Late July Diversions: An Update on My TBR and TBW Lists for the Summer of ’22

My friend Thomas Wikman wrote a loving tribute to his Leonberger, Bronco. (Photo by the author)

Well, with the end of July only a few days off, it’s time for an update on my To Be Watched (TBW) and To Be Read (TBR) lists for the seventh month of 2022.

As you know, July is not my favorite month of the year. My mother died on July 19, 2015, after her health took a nosedive in the spring of 2010 because of issues with her spine, heart and kidney issues, and dementia. Her last five years were difficult for everyone involved, and her passing triggered the equally vexing chain of events that led to my move from South Florida to the Tampa Bay area less than a year later.

Photo by Ricardo Esquivel on Pexels.com

I have a hard time reading books as of late. No, no. It’s not my eyesight; I can see just fine. My issues with reading are purely environmental; my room is not laid out in a reader-friendly fashion, and the futon that was provided for me when the Caregiver moved in her now-deceased boyfriend and moved me from the master bedroom to what was exclusively my library/study is not comfortable enough for me to read on. (Hell, it’s not even comfortable enough to watch movies on.)

And because I’m a creature of habit, I do not take reading breaks in either the living room or the Florida room, both of which have more comfortable couches than my futon. I can go out there and read; there’s no edict that forbids me from doing so. It’s just my path-of-least-resistance nature that gets in my way.

Still, despite my obsession with Dr. PinkCake’s sexy visual novels Acting Lessons and Being a DIK, I have made some progress with both my TBW and TBR lists.

So far in July, I have read:

(C) 2022 Bantam Books
(C) 2022 Oxford University Press
(C) 2022 Thomas Wikman and Thebes Press
  • One-third of Who Can Hold the Sea: The U.S. Navy in the Cold War, 1945-1960, by the late James D. Hornfischer, one of the best naval historians I have ever read
  • One-fourth of Fire & Steel: The End of World War Two in the West, by Peter Caddick-Adams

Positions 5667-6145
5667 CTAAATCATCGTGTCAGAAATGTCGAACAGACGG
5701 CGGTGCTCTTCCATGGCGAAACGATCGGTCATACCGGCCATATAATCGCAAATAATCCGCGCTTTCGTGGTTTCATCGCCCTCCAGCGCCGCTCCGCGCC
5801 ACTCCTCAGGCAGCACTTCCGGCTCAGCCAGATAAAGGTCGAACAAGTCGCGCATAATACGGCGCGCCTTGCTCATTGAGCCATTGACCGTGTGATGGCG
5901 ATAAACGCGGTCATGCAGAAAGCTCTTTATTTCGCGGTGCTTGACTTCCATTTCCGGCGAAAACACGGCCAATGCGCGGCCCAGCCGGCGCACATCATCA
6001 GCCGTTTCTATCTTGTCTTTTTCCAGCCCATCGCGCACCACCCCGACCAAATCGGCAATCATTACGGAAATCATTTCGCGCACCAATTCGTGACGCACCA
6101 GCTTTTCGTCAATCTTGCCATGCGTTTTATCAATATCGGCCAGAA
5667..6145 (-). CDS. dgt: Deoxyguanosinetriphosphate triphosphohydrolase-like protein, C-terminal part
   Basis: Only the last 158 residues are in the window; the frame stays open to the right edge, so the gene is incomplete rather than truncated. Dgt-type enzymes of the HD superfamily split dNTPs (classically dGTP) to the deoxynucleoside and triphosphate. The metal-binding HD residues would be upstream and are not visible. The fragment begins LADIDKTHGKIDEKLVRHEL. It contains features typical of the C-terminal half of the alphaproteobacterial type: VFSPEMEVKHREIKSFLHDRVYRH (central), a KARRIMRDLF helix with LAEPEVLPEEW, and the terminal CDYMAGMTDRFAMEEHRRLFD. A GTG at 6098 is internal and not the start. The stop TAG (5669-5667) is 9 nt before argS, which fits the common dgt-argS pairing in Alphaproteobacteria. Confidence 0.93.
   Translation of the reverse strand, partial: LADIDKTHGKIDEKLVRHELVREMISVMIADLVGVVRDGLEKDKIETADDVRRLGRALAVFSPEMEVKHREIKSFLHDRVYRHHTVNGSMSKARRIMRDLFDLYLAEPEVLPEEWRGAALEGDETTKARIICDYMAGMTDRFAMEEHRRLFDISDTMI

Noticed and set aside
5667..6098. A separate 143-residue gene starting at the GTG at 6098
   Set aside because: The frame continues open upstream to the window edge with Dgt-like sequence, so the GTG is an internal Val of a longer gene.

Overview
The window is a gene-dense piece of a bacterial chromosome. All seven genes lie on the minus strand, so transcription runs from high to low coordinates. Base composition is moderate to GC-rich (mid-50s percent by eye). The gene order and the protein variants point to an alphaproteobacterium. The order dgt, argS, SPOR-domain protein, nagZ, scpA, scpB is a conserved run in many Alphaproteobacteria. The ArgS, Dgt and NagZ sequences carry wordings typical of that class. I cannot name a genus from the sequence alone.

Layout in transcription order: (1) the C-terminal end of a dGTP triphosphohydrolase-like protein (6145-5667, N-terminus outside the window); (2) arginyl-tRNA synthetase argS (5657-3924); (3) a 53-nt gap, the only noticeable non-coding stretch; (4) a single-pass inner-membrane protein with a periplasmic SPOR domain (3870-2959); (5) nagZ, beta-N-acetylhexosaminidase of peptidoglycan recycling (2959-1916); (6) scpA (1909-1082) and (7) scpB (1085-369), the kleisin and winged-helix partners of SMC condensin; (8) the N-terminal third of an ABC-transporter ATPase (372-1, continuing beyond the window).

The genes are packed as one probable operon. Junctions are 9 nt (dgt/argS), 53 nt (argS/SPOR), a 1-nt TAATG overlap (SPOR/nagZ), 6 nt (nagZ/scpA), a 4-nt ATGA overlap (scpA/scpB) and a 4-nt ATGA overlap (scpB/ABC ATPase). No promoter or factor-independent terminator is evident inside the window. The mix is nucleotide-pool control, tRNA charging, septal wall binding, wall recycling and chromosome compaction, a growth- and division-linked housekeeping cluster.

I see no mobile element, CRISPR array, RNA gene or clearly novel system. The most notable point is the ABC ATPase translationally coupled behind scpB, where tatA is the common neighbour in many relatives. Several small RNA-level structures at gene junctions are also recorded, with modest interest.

• One-third of The Life and Times of Le Bronco von der Löwenhöhle: Stories and Tips from Thirteen Years with a Leonberger, by Thomas Wikman
  • Two chapters of Star Wars: Brotherhood, by Mike Chen
(C) 2022 Del Rey Books/Lucasfilm Ltd.

And if you want to include interactive “visual novels” with adults-only content, I might as well add:

Megan and the point-of-view character cuddle after making love in “Acting Lessons.” (C) 2018 Dr. PinkCake
  • Acting Lessons, by “Dr. PinkCake”
  • Being a DIK, by “Dr. PinkCake”
Members of the HOT sorority hanging out at a frat party in “Being a DIK.” (C) 2020 Dr. PinkCake

As far as movies go, I have watched:

  • Good Night and Good Luck (2005)
  • The War of the Worlds (1953)
  • The Peacemaker (1997)
  • The Eagle Has Landed (1976)
  • First to the Moon (2018)
(C) 1984 MGM-United Artists; 4K UHD reissue (C) 2022 Shout Select/Shout! Factory
(C) 2022 Kino LorberCode Red

I am hoping to get some Blu-ray titles that I have on Amazon Prime preorder in August, including the sexy Swedish movie Made in Sweden (1971), which I have never seen, and the 4K UHD premiere of John Milius’ 1984 Red Dawn, a right-wing fantasy about a group of American teenagers who become resistance fighters after the Soviet Union invades the U.S.

I saw Red Dawn in theaters 38 years ago, and even though it’s hokey and reflects its director’s extreme right-wing views, it’s still a fun action-adventure movie. I’ve owned home media versions on videotape, DVD, and high-definition Blu-ray, and I like it just enough to add it to my 4K UHD Blu-ray collection as well.

I should go have something for breakfast and take a shower, so I’ll close here. Until next time, Dear Reader, stay safe, stay healthy, and I’ll catch you on the sunny side of things.

Published by Alex Diaz-Granados

Alex Diaz-Granados (1963- ) began writing movie reviews as a staff writer and Entertainment Editor for his high school newspaper in the early 1980s and was the Diversions editor for Miami-Dade Community College, South Campus' student newspaper for one semester. Using his experiences in those publications, Alex has been raving and ranting about the movies online since 2003 at various web sites, including Amazon, Ciao and Epinions. In addition to writing reviews, Alex has written or co-written three films ("A Simple Ad," "Clown 345," and "Ronnie and the Pursuit of the Elusive Bliss") for actor-director Juan Carlos Hernandez. You can find his reviews and essays on his blogs, A Certain Point of View and A Certain Point of View, Too.

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